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David Henderson: Ian Castles And The Global Warming Debate

David Henderson, Bishop Hill

This is a guest post by David Henderson. It is a commemorative piece prepared for a recent conference on Australia, and celebrates the contributions of Ian Castles to the global warming debate.

First involvement: how it came about

Ian Castles became seriously engaged with climate change issues in the latter part of 2002, and over the rest of his life those issues came to form his main single professional concern. It was through him that I became involved myself, and as with him my involvement has proved to be a close and continuing one. For both of us, life took a new and unexpected course. Within it we acted not only as collaborators, which we already were, but also as joint authors.

This new departure came about in an entirely unplanned and fortuitous way. In April 2002 a contested election took place for the Chair of the Intergovernmental Panel on Climate Change (the IPCC). As a result, Dr R. K. Pachauri was appointed to the position, which he still holds. In July he came to Canberra on an official visit, and Ian was invited to a meeting that was held for him. Ian used the occasion to tell Pachauri that the Special Report on Emissions Scenarios (SRES), prepared as an input to the IPCC’s Third Assessment Report and published in 2000, was technically at fault, most notably in its handling of international comparisons of GDP. Pachauri invited Ian to write to him on the subject; and accordingly, on 6 August, Ian sent off a long and detailed letter. Three weeks later he sent a further supplementary letter, with an annex appended; and at the end of September Pachauri sent him a friendly holding response. Some time afterwards, Ian wrote to me to suggest that I should write a letter of my own to Pachauri to back him up, and on 28 October I duly complied. These actions of ours brought lasting consequences which neither of us had counted on.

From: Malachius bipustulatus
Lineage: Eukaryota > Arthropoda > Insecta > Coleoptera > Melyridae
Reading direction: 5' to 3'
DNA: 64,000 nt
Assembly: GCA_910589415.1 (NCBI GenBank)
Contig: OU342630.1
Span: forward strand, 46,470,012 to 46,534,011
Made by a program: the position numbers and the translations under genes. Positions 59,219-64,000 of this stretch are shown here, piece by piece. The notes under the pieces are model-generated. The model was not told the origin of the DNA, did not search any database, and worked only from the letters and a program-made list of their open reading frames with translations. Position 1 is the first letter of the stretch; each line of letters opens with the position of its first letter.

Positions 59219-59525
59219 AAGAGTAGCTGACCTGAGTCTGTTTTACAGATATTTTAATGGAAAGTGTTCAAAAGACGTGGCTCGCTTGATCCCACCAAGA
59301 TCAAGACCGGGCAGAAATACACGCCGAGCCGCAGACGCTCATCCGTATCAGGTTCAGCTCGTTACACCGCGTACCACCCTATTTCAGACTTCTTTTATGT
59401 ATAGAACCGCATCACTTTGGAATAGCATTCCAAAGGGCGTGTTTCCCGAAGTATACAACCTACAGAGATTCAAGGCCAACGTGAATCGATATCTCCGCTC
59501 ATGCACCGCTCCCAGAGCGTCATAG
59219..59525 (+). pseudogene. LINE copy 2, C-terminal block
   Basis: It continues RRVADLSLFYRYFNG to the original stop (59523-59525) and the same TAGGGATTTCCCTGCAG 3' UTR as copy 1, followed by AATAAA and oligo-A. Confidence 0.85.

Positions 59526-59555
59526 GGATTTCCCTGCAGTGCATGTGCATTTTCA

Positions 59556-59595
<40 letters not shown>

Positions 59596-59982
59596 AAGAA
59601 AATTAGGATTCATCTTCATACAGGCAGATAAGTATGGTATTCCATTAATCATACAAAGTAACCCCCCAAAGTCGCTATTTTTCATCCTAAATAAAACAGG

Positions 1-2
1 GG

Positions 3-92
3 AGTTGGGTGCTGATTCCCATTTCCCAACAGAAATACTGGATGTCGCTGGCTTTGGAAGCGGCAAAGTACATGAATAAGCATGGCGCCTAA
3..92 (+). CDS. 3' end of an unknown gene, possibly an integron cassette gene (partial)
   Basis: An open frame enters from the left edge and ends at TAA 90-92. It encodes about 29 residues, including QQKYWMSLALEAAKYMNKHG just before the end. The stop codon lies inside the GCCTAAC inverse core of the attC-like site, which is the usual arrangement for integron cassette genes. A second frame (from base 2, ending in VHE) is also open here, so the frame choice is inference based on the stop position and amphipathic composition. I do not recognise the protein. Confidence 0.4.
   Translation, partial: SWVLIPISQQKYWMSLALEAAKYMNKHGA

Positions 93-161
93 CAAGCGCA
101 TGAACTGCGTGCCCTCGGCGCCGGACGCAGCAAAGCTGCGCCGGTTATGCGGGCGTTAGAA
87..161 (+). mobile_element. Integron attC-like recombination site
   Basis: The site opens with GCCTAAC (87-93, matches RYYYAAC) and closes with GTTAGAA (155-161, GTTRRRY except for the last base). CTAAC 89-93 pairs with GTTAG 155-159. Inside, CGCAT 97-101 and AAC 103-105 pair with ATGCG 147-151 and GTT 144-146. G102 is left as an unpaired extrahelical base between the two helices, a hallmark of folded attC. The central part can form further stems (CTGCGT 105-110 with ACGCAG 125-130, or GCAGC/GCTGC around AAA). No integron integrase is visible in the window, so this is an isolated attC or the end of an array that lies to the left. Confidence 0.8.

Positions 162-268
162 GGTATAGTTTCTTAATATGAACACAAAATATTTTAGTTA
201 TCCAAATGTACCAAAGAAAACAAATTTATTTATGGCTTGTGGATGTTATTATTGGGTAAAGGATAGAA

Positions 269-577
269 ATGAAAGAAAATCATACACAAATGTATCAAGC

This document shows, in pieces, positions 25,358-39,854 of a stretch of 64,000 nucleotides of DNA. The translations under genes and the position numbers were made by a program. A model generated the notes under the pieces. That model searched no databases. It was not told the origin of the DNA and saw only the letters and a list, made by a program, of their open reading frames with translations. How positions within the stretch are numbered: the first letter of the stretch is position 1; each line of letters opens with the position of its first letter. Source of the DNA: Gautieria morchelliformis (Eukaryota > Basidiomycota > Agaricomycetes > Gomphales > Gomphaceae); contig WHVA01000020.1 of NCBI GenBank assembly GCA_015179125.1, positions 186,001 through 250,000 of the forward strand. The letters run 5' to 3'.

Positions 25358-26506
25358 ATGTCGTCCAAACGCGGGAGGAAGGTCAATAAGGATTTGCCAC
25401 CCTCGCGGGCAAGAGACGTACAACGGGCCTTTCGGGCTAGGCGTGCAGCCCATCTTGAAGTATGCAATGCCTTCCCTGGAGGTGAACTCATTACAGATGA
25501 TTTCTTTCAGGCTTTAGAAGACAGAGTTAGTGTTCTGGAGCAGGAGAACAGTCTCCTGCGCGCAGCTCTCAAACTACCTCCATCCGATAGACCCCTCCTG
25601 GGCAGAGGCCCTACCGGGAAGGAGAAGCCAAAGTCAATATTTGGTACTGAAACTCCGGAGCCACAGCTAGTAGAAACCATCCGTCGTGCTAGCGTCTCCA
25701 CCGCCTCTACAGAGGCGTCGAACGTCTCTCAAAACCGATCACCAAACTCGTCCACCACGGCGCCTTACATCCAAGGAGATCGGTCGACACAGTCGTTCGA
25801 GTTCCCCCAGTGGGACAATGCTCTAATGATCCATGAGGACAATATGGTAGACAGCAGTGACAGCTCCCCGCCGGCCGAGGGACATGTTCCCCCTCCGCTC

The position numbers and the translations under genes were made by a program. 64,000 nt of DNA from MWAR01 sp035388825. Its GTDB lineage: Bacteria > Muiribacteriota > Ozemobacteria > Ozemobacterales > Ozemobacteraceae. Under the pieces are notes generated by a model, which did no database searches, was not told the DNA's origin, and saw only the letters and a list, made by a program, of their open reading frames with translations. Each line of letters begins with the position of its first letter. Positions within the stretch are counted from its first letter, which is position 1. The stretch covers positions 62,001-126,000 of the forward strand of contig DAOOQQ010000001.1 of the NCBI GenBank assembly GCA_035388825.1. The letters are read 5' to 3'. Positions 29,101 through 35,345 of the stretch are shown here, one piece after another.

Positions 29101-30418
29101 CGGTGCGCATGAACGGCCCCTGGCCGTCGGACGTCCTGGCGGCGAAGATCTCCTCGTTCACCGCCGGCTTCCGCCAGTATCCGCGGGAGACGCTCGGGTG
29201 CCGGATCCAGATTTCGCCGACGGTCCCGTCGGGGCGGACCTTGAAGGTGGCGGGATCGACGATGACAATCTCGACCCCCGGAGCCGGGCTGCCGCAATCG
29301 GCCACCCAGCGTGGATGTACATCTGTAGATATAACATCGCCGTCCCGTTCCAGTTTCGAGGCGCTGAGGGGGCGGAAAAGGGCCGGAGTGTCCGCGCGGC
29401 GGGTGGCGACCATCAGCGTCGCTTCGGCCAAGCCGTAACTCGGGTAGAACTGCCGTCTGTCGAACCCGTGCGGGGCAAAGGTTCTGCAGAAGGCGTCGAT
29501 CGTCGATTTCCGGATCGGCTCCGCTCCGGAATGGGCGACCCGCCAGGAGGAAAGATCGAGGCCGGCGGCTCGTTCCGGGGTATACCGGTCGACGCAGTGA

An existing alliance

You might ask why it was that Ian wrote specifically to me, a resident of faraway London, to enlist my support for this new initiative on his part. The reason is straightforward. By the time he thus approached me, we had been friends, allies and informal collaborators for seven years or so. We first met in the early part of 1995, after John Stone, a former Secretary of the Australian Treasury, had suggested that I make sure to contact him during a coming visit of mine to Canberra; and it soon became apparent that we were kindred spirits. I was very much on Ian’s side in what he described, in his opening letter to Pachauri, as ‘my ongoing correspondence about the use and abuse of statistics in public debates about globalisation, poverty and the distribution of incomes both within and between countries’. In 1999 we worked in harness in connection with the ASSA conference of that year. In early 2000 I published a critique of the Human Development Report 1999, brought out by the UN Development Programme; and in my opening paragraph I said that the article could be ‘read in conjunction with a recently-published searching critique of the previous issue, the 1998 Report, by Ian Castles’.

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